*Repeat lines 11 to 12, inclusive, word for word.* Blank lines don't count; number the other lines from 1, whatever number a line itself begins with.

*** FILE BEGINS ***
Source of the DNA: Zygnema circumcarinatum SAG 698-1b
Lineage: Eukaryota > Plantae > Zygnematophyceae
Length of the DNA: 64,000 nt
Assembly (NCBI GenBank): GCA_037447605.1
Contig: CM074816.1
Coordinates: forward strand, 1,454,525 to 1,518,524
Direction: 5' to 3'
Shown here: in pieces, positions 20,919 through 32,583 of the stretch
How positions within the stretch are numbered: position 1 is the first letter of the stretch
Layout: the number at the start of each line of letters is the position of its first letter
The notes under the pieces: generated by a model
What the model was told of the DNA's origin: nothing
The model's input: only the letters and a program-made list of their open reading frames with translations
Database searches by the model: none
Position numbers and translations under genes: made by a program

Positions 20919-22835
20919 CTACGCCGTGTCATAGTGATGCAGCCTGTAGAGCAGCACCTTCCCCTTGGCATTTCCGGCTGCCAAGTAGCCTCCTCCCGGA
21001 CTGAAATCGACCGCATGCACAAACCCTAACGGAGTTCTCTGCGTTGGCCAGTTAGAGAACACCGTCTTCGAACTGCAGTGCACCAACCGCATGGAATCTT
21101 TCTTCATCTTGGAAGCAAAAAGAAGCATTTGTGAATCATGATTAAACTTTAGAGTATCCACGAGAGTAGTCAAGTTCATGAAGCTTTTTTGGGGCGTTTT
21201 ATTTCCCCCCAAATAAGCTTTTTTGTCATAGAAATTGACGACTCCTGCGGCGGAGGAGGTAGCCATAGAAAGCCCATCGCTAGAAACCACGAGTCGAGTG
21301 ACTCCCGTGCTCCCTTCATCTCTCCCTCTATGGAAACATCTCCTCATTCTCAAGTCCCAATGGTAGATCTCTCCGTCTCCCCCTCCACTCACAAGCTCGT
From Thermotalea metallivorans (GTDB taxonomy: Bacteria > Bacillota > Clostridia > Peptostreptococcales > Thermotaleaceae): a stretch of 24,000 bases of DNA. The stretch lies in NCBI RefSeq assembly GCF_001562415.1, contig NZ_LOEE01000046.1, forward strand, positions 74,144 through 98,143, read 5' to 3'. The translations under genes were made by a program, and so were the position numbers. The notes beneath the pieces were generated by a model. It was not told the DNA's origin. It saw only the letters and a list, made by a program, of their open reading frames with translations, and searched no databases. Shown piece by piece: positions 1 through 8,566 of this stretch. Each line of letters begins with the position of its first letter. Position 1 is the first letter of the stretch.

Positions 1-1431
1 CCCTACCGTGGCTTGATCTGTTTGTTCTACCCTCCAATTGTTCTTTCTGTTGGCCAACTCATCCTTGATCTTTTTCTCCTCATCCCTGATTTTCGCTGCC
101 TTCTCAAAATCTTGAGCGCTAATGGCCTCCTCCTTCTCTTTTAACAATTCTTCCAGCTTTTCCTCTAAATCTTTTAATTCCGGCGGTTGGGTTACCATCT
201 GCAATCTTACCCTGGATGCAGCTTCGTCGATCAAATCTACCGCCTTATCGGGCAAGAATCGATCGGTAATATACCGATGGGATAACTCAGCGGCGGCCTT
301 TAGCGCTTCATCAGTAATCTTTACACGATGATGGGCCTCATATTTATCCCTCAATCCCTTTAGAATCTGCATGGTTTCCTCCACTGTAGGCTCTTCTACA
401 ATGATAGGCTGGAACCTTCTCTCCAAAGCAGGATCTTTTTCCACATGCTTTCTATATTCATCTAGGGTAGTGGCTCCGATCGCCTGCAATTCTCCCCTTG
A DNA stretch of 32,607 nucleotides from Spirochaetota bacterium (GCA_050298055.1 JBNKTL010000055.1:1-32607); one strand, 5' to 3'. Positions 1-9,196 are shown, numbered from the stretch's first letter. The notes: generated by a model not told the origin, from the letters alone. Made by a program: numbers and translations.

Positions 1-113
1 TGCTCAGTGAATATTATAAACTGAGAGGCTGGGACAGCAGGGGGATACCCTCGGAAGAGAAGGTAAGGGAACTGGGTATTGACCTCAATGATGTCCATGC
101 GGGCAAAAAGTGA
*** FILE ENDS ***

The notes under the pieces: generated by a model
What the model was told of the DNA's origin: nothing